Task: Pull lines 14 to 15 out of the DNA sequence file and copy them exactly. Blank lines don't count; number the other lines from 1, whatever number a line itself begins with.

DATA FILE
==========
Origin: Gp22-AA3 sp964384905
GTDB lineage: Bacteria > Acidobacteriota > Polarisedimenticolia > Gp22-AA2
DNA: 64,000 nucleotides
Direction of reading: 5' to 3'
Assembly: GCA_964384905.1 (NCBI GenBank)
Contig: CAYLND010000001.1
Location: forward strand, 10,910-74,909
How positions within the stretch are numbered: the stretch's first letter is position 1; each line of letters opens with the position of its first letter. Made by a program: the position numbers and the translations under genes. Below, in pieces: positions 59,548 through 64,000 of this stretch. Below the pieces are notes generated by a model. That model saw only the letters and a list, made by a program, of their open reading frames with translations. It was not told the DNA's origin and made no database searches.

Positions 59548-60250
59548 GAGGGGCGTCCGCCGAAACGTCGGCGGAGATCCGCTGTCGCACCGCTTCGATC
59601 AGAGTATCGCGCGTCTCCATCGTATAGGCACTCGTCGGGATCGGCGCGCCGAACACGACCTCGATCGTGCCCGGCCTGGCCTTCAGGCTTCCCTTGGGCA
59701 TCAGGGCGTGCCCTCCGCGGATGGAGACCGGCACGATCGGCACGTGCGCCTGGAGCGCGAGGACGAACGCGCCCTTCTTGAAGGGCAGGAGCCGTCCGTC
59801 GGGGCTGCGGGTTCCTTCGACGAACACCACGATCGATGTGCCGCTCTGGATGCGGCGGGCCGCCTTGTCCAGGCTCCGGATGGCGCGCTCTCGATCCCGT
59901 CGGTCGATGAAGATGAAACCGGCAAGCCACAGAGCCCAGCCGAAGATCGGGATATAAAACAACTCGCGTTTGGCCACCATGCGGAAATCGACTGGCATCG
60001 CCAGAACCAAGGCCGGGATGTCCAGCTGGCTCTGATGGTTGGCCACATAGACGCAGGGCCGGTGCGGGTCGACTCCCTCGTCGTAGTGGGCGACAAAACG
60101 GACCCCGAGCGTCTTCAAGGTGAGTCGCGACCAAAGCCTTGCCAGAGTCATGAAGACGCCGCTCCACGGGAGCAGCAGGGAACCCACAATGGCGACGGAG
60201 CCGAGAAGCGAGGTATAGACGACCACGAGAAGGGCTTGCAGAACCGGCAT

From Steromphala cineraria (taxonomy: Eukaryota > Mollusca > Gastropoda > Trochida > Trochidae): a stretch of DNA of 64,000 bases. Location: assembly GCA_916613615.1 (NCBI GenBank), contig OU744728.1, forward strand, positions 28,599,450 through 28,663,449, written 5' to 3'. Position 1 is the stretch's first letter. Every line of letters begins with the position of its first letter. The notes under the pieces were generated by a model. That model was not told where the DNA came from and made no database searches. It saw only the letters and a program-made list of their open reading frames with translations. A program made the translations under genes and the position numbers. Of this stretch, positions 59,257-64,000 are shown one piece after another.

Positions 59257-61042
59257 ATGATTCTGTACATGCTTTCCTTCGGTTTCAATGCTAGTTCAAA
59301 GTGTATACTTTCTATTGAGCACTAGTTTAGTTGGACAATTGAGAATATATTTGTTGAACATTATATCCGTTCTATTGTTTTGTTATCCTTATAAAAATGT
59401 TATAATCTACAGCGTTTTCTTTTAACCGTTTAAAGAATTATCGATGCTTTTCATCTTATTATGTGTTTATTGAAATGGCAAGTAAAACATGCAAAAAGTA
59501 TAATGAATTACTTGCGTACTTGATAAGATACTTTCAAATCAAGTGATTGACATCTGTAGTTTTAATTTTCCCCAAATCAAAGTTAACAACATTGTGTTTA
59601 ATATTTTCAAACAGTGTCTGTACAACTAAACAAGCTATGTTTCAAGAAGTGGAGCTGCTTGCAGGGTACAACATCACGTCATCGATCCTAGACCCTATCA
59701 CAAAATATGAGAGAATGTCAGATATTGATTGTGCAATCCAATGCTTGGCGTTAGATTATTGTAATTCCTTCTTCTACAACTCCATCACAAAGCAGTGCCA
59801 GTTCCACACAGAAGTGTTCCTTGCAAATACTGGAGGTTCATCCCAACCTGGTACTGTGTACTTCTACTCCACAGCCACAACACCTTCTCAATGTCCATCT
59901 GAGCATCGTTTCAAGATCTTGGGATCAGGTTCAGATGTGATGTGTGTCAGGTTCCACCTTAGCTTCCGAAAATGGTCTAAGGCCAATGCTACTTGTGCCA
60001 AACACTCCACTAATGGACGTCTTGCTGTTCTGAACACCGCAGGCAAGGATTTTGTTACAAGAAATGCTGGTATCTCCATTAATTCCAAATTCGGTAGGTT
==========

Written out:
59901 CGGTCGATGAAGATGAAACCGGCAAGCCACAGAGCCCAGCCGAAGATCGGGATATAAAACAACTCGCGTTTGGCCACCATGCGGAAATCGACTGGCATCG
60001 CCAGAACCAAGGCCGGGATGTCCAGCTGGCTCTGATGGTTGGCCACATAGACGCAGGGCCGGTGCGGGTCGACTCCCTCGTCGTAGTGGGCGACAAAACG